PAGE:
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Dextre changes a pump on the International Space Station


Uploaded on March 6, 2015

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Dextre changes a pump on the International Space Station

2015-03-06 - This computer-generated animation shows Dextre removing a failed ammonia pump, picking up a fresh spare, moving the latter to a location where spacewalkers can easily access it for installation at a later time, and then parking the failed pump where it is out of the way. Dextre, the Canadian Space Agency's versatile robot on board the International Space Station (ISS), was built to make space operations safer and cheaper by using a robot to do routine maintenance work, freeing up astronauts to do more important things (like science).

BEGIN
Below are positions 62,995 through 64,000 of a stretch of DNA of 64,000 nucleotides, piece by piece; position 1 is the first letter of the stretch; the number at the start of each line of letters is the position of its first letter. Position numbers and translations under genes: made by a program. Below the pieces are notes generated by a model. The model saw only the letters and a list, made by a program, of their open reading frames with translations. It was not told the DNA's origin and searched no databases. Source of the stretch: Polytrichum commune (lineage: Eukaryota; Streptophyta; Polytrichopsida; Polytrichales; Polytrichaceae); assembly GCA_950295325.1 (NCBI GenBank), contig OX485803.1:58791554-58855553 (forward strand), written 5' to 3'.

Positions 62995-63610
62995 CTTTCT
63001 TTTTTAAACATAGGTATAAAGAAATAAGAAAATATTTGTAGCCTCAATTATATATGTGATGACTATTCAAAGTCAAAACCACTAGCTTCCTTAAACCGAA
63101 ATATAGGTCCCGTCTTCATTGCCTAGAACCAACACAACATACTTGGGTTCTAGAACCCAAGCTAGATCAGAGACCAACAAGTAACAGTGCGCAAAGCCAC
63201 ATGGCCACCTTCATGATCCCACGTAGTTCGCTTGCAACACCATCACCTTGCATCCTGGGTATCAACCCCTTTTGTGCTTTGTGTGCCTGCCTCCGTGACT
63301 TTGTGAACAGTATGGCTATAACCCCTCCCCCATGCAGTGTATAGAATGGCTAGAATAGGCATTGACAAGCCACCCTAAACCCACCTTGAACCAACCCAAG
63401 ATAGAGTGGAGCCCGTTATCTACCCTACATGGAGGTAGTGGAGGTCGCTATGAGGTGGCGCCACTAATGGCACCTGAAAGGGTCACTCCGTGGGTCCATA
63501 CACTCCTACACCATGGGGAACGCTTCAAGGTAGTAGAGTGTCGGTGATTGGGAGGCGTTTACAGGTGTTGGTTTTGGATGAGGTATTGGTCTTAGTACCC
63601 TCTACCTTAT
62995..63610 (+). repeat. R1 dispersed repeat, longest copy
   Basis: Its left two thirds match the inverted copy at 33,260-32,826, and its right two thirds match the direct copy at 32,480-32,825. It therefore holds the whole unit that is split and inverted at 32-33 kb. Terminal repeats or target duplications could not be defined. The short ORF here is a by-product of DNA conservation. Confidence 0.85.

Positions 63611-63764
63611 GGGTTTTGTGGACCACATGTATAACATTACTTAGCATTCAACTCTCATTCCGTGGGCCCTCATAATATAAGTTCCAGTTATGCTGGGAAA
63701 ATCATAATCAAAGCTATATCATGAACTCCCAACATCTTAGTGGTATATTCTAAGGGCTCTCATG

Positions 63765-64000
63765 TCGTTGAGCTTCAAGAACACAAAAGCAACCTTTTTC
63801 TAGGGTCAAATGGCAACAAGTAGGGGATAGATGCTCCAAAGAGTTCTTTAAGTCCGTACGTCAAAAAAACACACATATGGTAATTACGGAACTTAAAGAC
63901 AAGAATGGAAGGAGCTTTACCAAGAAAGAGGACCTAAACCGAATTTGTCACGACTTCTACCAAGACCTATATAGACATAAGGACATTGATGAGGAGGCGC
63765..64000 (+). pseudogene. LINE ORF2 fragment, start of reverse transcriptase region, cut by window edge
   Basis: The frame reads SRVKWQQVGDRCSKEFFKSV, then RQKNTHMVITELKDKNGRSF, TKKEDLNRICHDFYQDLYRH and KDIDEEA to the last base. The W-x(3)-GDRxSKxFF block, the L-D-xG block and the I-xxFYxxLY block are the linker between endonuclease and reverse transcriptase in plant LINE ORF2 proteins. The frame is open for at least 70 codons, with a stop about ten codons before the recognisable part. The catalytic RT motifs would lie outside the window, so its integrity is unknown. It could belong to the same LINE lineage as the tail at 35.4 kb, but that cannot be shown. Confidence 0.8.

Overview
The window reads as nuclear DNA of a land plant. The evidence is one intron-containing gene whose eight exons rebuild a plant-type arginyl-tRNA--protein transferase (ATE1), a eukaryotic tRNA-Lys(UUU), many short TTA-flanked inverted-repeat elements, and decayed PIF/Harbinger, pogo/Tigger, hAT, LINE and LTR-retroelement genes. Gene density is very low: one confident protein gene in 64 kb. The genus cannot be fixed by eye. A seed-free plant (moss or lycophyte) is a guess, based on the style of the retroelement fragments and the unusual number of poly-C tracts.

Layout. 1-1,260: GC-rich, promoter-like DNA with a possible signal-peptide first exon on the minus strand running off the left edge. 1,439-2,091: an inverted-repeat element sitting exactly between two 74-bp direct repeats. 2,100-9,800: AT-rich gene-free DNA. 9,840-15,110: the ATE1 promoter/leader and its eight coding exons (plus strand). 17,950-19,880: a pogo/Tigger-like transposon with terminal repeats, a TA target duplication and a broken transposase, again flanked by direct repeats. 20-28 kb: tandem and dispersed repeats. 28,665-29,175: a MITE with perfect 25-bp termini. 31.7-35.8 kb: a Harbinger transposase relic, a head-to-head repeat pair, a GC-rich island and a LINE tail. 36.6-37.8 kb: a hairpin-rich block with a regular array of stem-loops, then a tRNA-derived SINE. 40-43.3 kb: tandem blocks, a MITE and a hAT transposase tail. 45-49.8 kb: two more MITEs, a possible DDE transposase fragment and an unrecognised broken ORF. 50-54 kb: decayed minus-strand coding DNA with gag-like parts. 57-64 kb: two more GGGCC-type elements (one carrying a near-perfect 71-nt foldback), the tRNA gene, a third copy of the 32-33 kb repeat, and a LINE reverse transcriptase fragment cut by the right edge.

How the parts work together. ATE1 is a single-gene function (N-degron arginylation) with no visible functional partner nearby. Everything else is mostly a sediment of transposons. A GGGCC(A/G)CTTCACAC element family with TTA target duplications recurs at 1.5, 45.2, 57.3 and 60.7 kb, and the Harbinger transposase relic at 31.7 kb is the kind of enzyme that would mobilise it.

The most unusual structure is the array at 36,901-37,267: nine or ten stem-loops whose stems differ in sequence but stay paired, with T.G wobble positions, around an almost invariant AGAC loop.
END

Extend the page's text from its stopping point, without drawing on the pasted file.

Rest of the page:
Space robotics is serious business. But Dextre's daring lifts, spins and twirls on the end of Canadarm2 (the ISS's robotic arm) call to mind a circus act instead of the stiff motions typically associated with robots in Hollywood B movies! While you watch the animation, keep in mind that Dextre is always controlled by humans on the ground (at NASA's Johnson Space Center in Houston, Texas, or at the Canadian Space Agency in Longueuil, Quebec, Canada). Now imagine sitting in the flight controller's seat, driving the 17-metre long robotic arm with the nearly 4-metre tall Dextre flipping and dipping on the end… Whoa. (Credit: Canadian Space Agency)


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